Senior uses speed, talent to become an all-state softball player

Messenger photo by Britt Kudla Daphne Alstott of Fort Dodge makes a play at Rogers Park last season.

Daphne Alstott’s senior year is shaping up to be a memorable one for the third-ranked Fort Dodge softball team.

Alstott has gone through a lot of changes in her final season on the diamond, but she’s making the most of her final opportunity as a multi-time all-stater.

“Being a Dodger is something I take a lot of pride in,” Alstott said. “I enjoy representing Fort Dodge, whether it be in the community or on the field.

“And the support I have received has been incredible.”

Alstott is making the transition from the infield (third base) to the outfield (center field) for the Dodgers in 2019. Even though the change has been difficult, the Nordman Award winner doesn’t regret the move.

“When I first started outfield, I was terrible,”Alstott said. “I would miss balls that came right to me. It was embarrassing. But now I laugh about it, because I can actually catch pop flies now.

“I like it and I’m glad I could switch to help my team.”

All of the DMACC recruit’s tensions have also been eased by having her sister, Kenzie, by her side. Alstott is an assistant coach.

“I love having her (Kenzie) as my coach,” Alstott said. “She is my best friend and is basically my twin. “She knows exactly what to say and how to make me smile.”

Alstott broke into the Dodger lineup as an eighth grader, and by her a freshman campaign, she was an all-state honorable mention selection.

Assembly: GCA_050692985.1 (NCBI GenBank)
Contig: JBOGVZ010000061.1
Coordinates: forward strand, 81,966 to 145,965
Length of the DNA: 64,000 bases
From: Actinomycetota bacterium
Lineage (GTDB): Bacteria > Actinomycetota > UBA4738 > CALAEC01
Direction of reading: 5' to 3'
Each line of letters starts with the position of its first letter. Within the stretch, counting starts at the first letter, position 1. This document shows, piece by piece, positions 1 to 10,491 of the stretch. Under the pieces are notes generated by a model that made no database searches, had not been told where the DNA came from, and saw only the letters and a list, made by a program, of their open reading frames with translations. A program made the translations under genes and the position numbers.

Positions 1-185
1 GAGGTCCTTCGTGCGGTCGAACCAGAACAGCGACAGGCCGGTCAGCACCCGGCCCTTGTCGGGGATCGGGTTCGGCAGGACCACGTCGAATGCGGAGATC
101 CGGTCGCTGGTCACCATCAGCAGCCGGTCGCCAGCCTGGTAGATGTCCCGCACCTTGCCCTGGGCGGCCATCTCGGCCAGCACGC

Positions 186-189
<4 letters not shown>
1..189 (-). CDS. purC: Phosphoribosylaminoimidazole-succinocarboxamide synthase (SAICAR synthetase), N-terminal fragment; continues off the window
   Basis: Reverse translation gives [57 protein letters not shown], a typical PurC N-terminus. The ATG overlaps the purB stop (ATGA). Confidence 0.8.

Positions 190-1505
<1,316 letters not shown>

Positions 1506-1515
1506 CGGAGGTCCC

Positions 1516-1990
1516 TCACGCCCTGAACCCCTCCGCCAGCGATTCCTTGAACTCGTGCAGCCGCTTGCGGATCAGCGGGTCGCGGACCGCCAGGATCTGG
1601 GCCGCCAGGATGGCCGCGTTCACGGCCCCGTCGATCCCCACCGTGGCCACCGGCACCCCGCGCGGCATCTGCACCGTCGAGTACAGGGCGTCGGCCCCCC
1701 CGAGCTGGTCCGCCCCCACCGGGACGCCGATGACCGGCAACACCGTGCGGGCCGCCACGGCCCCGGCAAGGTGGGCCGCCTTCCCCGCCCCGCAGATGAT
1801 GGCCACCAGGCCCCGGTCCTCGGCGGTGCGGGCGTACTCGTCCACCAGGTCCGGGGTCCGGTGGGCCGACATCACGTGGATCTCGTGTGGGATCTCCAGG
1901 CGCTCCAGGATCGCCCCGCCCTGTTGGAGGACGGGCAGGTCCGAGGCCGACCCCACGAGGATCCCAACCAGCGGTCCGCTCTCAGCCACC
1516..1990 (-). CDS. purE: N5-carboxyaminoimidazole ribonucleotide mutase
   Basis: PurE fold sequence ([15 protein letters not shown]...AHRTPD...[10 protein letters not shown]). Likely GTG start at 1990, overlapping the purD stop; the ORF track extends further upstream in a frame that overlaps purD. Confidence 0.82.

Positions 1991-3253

In Fort Dodge’s state tournament run a year ago, Alstott was second team all-state and made the all-tournament team. As a junior, she was fifth in Class 5A with 72 hits, while batting .471. She was also third in 5A with 153 at bats. She drove in 38 runs and stole 20 bases.

In her final campaign so far, Alstott has 27 hits, 16 RBI, 15 stolen bases and is batting .409. She has 114 career stolen bases, which ranks among the Top-5 in program history.

As she nears completiton of her final high school season, Alstott wants younger athletes to trust the process and treat their careers as a marathon.

“I would tell them to focus on believing in themselves,” Alstott said, “and to not get down on themselves for being (less than perfect) because every athlete makes mistakes.”

Daphne will follow in Kenzie’s footsteps and continue her education and softball career for the Bears at DMACC, a national junior college powerhouse.